OP-ED: Transformed second home versus long-term care home

(Editor’s note: This is the second in a two part op-ed piece by Marilyn Colton related to the transformation of long-term care homes. To read the first part, click here.)

Panmure resident Marilyn Colton, nurse administrator, retired from Almonte Country Haven in 2016.  Previously, she was the community director, Waterside Retirement Community in Carleton Place, ON, and executive director, Central Park Lodge, Ottawa, ON.  Marilyn is currently the chair of the Family Council at the Grove Long Term Care Home in Arnprior.

A photo of Marilyn Colton.

At a time when an older person is experiencing the most dramatic changes in their life, I insist they should not be placed in a situation where who they are, and have been, becomes secondary to the priorities and demands of where they are and who is caring for them.

Becoming older, living with dementia and/or having other conditions that are debilitating, and affect all ages, should never mean losing oneself or one’s humanity. I believe each person who moves to a second home must be able to embrace life and living as well as retain that distinct place they have held within their family, their community and within society, at large.

The transformation of our long-term care homes to a social model means a culture change, that is, a transformation in philosophy and practice to de-institutionalize care and create a person-centred approach to all aspects of life and living within the resident’s second home. A social model implies a focus on relationships, not tasks.

Caring is not about performing tasks; it is the art and heart of care that is the key to a person-centred approach. It is our relationships with the people, places and things that have shaped our life journey to make each of us who we are and to sustain our sense of personhood. Staff to resident relationships are not only encouraged; they are an expectation. And, yes, staff are expected to develop long-standing close relationships with the residents. As well, resident to resident relationships are developed through settings of eight or less residents, as opposed to 30, to facilitate communication.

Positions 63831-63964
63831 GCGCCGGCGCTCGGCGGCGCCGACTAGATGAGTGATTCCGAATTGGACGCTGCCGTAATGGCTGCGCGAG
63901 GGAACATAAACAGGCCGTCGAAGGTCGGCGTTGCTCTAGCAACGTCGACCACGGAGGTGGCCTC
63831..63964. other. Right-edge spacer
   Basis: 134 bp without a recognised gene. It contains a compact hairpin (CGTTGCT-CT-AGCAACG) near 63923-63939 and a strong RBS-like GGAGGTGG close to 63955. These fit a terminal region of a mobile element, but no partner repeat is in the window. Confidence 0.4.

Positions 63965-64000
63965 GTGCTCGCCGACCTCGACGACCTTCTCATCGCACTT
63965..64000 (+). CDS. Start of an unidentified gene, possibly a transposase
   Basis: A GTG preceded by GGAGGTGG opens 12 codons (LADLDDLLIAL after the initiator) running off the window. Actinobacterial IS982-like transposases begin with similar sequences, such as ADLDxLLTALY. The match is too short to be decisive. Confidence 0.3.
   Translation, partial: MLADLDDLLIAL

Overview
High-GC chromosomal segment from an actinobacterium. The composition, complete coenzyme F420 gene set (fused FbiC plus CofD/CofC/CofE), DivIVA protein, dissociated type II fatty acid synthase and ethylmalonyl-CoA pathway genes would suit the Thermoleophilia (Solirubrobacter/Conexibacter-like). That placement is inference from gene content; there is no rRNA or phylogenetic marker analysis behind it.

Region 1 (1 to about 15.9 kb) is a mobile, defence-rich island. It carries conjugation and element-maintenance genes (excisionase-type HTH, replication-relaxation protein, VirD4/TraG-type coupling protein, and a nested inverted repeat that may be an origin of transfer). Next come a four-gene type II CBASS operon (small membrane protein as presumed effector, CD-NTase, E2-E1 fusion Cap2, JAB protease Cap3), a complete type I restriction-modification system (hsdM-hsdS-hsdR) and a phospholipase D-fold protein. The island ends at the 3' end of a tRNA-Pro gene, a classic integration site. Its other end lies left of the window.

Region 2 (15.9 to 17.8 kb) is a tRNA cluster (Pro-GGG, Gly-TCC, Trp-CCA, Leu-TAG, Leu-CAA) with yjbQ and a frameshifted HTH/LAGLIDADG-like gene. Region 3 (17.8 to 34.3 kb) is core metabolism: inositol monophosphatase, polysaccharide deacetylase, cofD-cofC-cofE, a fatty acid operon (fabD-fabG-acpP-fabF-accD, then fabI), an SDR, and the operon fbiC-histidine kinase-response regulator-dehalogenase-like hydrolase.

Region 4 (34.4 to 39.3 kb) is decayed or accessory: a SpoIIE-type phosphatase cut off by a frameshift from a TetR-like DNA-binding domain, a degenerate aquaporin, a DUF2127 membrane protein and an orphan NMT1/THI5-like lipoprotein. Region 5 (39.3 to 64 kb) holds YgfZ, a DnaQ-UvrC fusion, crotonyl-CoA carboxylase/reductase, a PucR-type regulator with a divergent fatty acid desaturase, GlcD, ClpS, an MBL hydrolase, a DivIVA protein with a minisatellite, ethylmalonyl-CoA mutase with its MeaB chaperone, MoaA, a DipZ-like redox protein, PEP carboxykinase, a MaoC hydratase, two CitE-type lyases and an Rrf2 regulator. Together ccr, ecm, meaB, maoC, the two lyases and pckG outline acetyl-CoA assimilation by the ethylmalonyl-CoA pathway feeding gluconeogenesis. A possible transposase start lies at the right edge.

Resident relationships to others, such as with pets and with children, is a continuation of everyday relationships residents have left behind. Nurturing these person-centred relationships is therefore key to sustaining individual well-being and developing an emotionally resilient culture of care within the home.

As part of the social model of care, community is better defined, and a real sense of home is created and maintained for the residents. For instance, the residents are able to identify what activities are meaningful for them so these activities can be incorporated in to their routines. I recall one resident who was an architect, had dementia, and whose only interest was in sketching architectural drawings. He had no interest in the common activities of the home. Thus, staff resourced an architect within the local community who willingly visited with the resident on a weekly basis, sharing sketches and chatting about ongoing projects within his company. This partnership provided for the resident to utilize his expertise and his prior experiences while validating the reality of living with dementia. The interactions were enriching and meaningful and, no doubt, slowed the resident’s progress of dementia.

Each resident’s routines are in line with their individual preference such as, the choice to wake up and go to bed at a time they choose or the choice not to eat breakfast but rather to just have a cup of coffee as per one’s usual routine.

On move-in to their home, the new resident receives a warm welcome with the goal of staff getting to know, and relate to, the person behind the illness or disability. This process must be initiated prior to move-in so the assembly-line approach is eliminated and the resident is received as an individual with unique interests, preferences, hobbies, personal history etc.